Review: Under the Banner of Heaven
Updated: May 6, 2022
Under the Banner of Heaven: A Story of Violent Faith, by Jon Krakauer (2003)
I recently visited Salt Lake City (SLC), Utah for a conference, and had a chance to wander around the city and explore a bit. You cannot escape Mormonism in SLC. The temple is huge, and center-stage to the city (though behind scaffolding at the moment). Nearby there is a 28-story office building, a conference center that covers 1.4 million square feet, a smaller chapel called Assembly Hall, the Tabernacle that accommodates 3,500 people, and many more huge structures that cater to the church and it's devotees. And boy, are there devotees - they are everywhere.
Have you ever read A Wrinkle in Time? In it, the "children travel to the dark planet of Camazotz, which has succumbed to the Black Thing and where Meg's father is trapped because he would not succumb to the group mind that causes inhabitants to behave in a mechanical way. In order to find their father, Charles Wallace deliberately allows himself to be hypnotized. He takes Meg and Calvin to the place where Meg's father, Alexander, is being held prisoner. Charles Wallace then takes them to IT, the evil disembodied brain with powerful abilities that controls the planet." (from Wikipedia)
I felt like I was in Camazotz, and if I went inside any one of those towering buildings I would find IT.
During my visit I ended up doing a lot of Googling to learn more about the Mormon church, aka the Church of Jesus Christ of Latter-Day Saints (LDS). I have a little bit of background knowledge - it's founder Joseph Smith "discovered" the engraved gold plates that make up the Book of Mormon in Palmyra, NY, just a 20-minute drive from where I grew up. I attended the Hill Cumorah Pageant twice before it was permanently shut down in 2020 - Hill Cumorah was an over-the-top pageant that depicted Smith's discovery of the plates, with over 700 cast members, 10 stages, pyrotechnics, a flying Jesus... and refreshments.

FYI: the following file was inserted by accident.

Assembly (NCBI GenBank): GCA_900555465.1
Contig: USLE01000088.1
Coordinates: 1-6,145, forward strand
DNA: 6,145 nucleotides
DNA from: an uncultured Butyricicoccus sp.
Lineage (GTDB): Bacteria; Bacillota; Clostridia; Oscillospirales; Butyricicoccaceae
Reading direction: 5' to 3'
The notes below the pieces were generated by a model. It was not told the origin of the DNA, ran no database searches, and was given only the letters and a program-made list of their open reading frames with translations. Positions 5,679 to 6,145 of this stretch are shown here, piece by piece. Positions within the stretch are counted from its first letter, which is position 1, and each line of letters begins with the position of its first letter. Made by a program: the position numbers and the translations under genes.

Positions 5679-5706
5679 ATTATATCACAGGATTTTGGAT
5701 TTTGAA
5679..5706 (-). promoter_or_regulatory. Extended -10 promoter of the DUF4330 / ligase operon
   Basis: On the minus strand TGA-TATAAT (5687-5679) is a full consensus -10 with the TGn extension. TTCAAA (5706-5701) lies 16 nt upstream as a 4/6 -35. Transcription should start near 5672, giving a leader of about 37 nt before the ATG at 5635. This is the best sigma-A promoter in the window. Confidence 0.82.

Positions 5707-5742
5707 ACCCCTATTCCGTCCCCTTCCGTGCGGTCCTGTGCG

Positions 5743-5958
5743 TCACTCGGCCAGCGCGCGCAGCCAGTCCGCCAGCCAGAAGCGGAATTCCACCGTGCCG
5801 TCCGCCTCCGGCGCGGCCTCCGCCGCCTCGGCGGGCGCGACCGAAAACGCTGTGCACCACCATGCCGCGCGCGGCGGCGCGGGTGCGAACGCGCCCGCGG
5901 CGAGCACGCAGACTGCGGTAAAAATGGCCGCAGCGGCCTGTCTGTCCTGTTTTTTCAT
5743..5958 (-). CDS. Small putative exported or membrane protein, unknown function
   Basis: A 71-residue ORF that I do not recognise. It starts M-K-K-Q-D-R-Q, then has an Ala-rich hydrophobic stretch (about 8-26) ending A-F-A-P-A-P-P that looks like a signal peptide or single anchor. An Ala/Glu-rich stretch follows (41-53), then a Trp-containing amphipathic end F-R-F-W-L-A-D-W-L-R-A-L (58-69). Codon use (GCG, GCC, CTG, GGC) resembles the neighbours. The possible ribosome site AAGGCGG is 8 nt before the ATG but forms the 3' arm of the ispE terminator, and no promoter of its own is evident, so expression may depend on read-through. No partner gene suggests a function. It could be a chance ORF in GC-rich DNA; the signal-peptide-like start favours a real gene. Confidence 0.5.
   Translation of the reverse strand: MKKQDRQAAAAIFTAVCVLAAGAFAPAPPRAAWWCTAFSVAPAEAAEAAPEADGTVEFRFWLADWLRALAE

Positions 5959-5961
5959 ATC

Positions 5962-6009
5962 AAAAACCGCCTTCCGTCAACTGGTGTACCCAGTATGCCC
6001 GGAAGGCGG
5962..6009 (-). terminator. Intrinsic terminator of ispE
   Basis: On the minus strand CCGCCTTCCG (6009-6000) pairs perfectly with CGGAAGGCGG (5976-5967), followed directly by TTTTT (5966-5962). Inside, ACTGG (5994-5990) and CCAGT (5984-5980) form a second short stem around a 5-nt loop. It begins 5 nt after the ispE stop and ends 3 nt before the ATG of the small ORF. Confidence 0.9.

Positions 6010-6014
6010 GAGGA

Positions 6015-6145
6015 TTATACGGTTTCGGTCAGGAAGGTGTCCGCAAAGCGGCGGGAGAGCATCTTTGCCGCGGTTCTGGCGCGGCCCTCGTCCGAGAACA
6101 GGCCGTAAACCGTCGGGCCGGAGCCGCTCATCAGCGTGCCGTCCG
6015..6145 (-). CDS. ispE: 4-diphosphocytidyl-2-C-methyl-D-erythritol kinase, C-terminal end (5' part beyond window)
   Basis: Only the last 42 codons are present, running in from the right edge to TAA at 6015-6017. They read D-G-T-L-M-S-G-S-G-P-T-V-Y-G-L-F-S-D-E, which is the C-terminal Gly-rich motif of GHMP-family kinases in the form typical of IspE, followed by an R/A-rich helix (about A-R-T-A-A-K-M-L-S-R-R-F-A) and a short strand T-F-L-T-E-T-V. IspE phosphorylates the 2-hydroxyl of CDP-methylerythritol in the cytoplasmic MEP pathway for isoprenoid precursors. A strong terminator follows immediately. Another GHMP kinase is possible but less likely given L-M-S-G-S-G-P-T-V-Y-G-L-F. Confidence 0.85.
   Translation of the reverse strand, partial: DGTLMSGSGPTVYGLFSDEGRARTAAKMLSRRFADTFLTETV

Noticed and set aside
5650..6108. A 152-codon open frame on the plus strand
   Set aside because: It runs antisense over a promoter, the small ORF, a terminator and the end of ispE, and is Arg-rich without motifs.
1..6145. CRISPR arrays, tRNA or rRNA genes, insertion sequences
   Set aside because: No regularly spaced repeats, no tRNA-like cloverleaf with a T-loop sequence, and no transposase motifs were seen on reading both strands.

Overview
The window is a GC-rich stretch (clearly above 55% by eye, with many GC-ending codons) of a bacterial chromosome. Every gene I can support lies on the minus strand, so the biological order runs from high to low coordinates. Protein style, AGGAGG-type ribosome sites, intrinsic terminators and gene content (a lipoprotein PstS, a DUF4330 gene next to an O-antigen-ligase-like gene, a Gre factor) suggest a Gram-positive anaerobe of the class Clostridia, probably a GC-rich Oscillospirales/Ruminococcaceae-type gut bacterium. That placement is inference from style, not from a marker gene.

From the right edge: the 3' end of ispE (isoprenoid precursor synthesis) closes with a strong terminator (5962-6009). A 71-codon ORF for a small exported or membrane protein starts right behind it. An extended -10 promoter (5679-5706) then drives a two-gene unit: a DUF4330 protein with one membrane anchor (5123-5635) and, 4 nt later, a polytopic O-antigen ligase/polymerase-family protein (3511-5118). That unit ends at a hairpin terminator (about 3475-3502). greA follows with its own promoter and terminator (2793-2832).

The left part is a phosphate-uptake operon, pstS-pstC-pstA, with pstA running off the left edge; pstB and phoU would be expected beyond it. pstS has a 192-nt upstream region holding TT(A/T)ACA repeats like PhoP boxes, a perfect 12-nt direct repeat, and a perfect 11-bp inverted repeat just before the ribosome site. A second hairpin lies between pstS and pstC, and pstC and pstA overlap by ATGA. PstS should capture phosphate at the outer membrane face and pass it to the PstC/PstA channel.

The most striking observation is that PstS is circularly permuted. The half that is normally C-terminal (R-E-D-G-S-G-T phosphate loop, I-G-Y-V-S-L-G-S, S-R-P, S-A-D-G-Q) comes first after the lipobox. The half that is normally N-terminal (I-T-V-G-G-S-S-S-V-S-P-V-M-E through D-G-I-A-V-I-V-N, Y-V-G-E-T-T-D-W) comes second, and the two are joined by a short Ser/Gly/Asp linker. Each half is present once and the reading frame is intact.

Smith grew up in NY amongst the religious fanaticism that was common to the time period. Eventually, he was run out of NY (accused of being a fraud), and fled to Ohio, then Missouri, and finally settled in Illinois. There he set up his church again, but was killed by a mob of religious dissidents, and his followers were forced to flee yet again - this time to the Salt Lake Valley, led by Smith's successor, Brigham Young.
The book goes back and forth between telling the story of the founding years of Mormonism, and the true-crime story of a 1984 double murder committed by two fundamentalist Mormons, Ron & Dan Lafferty. The Lafferty brothers had come to believe that God commanded them to kill their sister-in-law and her baby daughter, as punishment for convincing Ron's wife to leave him.
In vacillating between the two narratives, Krakauer seems to imply that the church is culpable for these murders, given its violent history, extremist sects, and perhaps because the religion itself was founded by basically a very inventive fraudster, womanizer, and (probably) pedophile. However, I'm not convinced this is any different than literally every other religion in its extremism, extremists, and violence. It's an interesting connection to explore, to be sure, and not entirely without merit. I do think, though, that Krakauer fails to recognize the humanity of the "common Mormon"... by that I mean that he does a lot of stereotyping and generalizing of the church's members. Just like any religion, I'm sure there are many followers living a relatively peaceful and normal life, identifying culturally with each other, and finding a sense of community in their common faith.
At any rate, I found the book interesting, if a bit repetitive and condescending. And about halfway through reading it I found out it's just been made into a series on HBO, so I may give that a try too.
A few photos from my visit to SLC:
Thank you to my cousin Brenda, for reminding me that I should read this book!
Up Next: Shrill, by Lindy West